mossArchitects announces the promotion of three seasoned architects to Associate Principal. Darren Lloyd, Katie LaForest, and Shannon Ashmore bring extensive design and leadership experience to their new roles. WTW Architect’s long-time senior principal Paul Knell, FAIA has received the Association of College Unions International Emeritus Award for 2019. Sierra Smith is the newest member of the professional staff at WTW Architects. A Pittsburgh native who resides in the city’s Oakland area, Smith graduated from the University of Pittsburgh with a degree in Architectural Studies. This year, Smith plans to become a LEED Accredited Professional and begin testing for the Architectural Registration Exam. Moshier Studio is pleased to announce that Emel Guner-Ekin, Assoc. AIA has joined the firm as an architectural intern. Strada...
Designing the Front Door to Our Region
The Pittsburgh International Airport’s New Terminal Modernization Program
By Maya Henry, COLUMNS editor Posted on May 30, 2019
Arrivals. Rendering courtesy Allegheny County Airport Authority Pittsburgh International Airport is undergoing a multi-year, $1.1 billion dollar modernization. With construction to be completed by 2023, the design has been informed by a multi-year effort bringing stakeholders together to explore what designing a “world-class” facility really means to Pittsburgh. The new terminal is inspired by the beauty, tech renaissance and people of the Pittsburgh region. It is meant to be iconic, practical and affordable while also being adaptable as technological and transportation needs change. The necessity for a redesign comes as the airport transforms itself from a hub, appropriate for US Airways in the 1980s, to a destination-type airport. The majority of travelers now originate from Pittsburgh, as opposed to passengers connecting to...
Still Crazy After 31 Years
The Architects Softball League
By Maya Henry, COLUMNS editor Posted on May 16, 2019
The Cullen & Associates team in 2008. Photo courtesy John Cullen. Imagine this. It’s 1985 and the first pick-up game of what would later become the Pittsburgh Architects Softball League is taking place. Architects from Damianos and Associates, and L.D. Astorino & Associates are playing each other. Syl Damianos, FAIA and Lou Astorino, FAIA are pitching for their teams, respectively… batter up! When John Cullen started the league in 1985 he never imagined it would last over 31 years, that it would foster so many friendships and that so many firms and principals would field players over the years. It started so informally, with those first pick-up games and just a desire to get out of the office and have...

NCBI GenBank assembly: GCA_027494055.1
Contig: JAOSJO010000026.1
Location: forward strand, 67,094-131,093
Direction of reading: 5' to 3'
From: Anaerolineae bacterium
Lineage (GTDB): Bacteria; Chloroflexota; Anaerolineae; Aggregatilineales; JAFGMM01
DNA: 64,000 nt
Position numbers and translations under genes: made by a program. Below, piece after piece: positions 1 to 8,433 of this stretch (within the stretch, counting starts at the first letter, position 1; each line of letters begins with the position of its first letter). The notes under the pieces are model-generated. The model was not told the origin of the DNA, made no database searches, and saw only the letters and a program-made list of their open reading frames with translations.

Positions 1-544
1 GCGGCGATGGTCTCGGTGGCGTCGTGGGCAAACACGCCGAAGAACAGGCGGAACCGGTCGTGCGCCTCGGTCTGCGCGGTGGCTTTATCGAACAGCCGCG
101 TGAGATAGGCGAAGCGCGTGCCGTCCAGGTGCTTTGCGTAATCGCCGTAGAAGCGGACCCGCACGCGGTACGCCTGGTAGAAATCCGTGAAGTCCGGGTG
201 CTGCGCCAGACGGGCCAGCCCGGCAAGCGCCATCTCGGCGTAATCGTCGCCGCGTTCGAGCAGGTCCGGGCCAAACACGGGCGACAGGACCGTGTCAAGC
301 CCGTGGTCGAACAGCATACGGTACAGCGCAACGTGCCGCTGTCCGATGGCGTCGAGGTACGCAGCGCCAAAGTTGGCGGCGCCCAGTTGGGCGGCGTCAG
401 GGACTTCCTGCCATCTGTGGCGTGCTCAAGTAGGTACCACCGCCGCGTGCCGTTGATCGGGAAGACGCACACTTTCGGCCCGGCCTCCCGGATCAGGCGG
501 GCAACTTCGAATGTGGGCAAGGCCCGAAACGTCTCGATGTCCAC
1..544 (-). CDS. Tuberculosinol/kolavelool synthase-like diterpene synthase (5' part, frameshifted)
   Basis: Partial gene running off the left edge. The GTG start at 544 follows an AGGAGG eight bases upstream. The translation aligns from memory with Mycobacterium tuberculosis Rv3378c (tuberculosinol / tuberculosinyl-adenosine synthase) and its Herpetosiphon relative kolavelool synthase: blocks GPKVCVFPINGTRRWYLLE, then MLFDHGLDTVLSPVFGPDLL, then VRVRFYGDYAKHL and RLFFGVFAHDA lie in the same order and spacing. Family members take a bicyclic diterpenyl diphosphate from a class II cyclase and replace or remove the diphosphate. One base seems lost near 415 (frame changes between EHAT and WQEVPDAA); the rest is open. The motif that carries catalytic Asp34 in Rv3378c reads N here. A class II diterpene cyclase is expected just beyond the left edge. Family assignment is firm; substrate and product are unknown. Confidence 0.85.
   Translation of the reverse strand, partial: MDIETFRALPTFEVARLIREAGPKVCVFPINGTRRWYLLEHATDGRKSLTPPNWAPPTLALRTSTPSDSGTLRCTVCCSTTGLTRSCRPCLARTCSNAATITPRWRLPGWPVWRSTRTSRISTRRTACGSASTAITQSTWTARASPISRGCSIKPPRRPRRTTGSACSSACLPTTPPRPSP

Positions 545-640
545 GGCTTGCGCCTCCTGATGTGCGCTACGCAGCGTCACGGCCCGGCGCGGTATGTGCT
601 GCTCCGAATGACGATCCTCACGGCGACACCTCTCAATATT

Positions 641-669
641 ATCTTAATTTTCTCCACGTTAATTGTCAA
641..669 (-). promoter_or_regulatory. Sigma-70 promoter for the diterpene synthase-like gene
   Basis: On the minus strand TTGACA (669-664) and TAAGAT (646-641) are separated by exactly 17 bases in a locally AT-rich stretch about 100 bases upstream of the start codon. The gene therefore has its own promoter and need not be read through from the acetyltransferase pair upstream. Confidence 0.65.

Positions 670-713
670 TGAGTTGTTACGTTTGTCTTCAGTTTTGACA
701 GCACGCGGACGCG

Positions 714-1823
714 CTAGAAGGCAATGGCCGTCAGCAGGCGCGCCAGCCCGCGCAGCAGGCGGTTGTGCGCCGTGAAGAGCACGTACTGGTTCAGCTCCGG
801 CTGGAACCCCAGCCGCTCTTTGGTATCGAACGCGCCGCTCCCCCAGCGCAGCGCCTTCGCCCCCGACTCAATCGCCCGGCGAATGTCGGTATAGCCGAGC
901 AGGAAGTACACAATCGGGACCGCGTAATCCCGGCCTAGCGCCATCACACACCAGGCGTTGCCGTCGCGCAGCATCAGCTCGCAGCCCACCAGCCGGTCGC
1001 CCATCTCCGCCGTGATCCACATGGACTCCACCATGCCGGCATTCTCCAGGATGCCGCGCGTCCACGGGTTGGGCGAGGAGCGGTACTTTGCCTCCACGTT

10 Emerging Leaders and Advocates in Pittsburgh Architecture
Women are leading the way in Pittsburgh
By Point Line Projects and the National Organization of Minority Architects Pittsburgh Posted on March 31, 2019
Safiya J. A. Hodari, AIA on-site at the Fort Wayne VA Medical Center. Image: Megan Carleton. Pittsburgh relies on many different partners, advocates, and allies to build more sustainable, diverse, and vibrant communities. This March for Women’s History Month, AIA Pittsburgh and Point Line Projects have highlighted woman-owned firms in Pittsburgh, reported on the newly revitalized Women in Design group, and channeled the spirit of Pennsylvania’s first licensed woman architect, Anna Wagner Keichline. In this final article in our series, done in conjunction with NOMAPgh, we’re looking forward, shining a spotlight on a generation of emerging women designers who are already changing the face of Pittsburgh’s design scene. Beyond calling Pittsburgh home, they’re also energized around issues that they see as fundamental...
The Right Time for Women in Design Pittsburgh’s Relaunch
By Natasha Tabachnikoff, Point Line Projects Posted on March 14, 2019
Emily Pierson-Brown, Assoc. AIA of Perkins Eastman presents at a Women in Design Pittsburgh happy hour at IKM on January 22, 2019. Photo: Katelyn Rossier, AIA. After political and cultural shifts, some have called 2018 the “Year of the Woman.” This rings true for some women in Pittsburgh’s architecture community, thanks to the revival of Women in Design Pittsburgh (WiD-PGH). Originally co-founded in 2013 by Katie Walsh, now of Bohlin Cywinski Jackson, and several others,* the group was relaunched in November of 2018 after a three-year hiatus. Two women leading the resurgence, Laurie Butler and Emily Pierson-Brown, Assoc. AIA, both of Perkins Eastman, say that the timing was right for their audience: “Politically, culturally, and economically, issues of gender equity...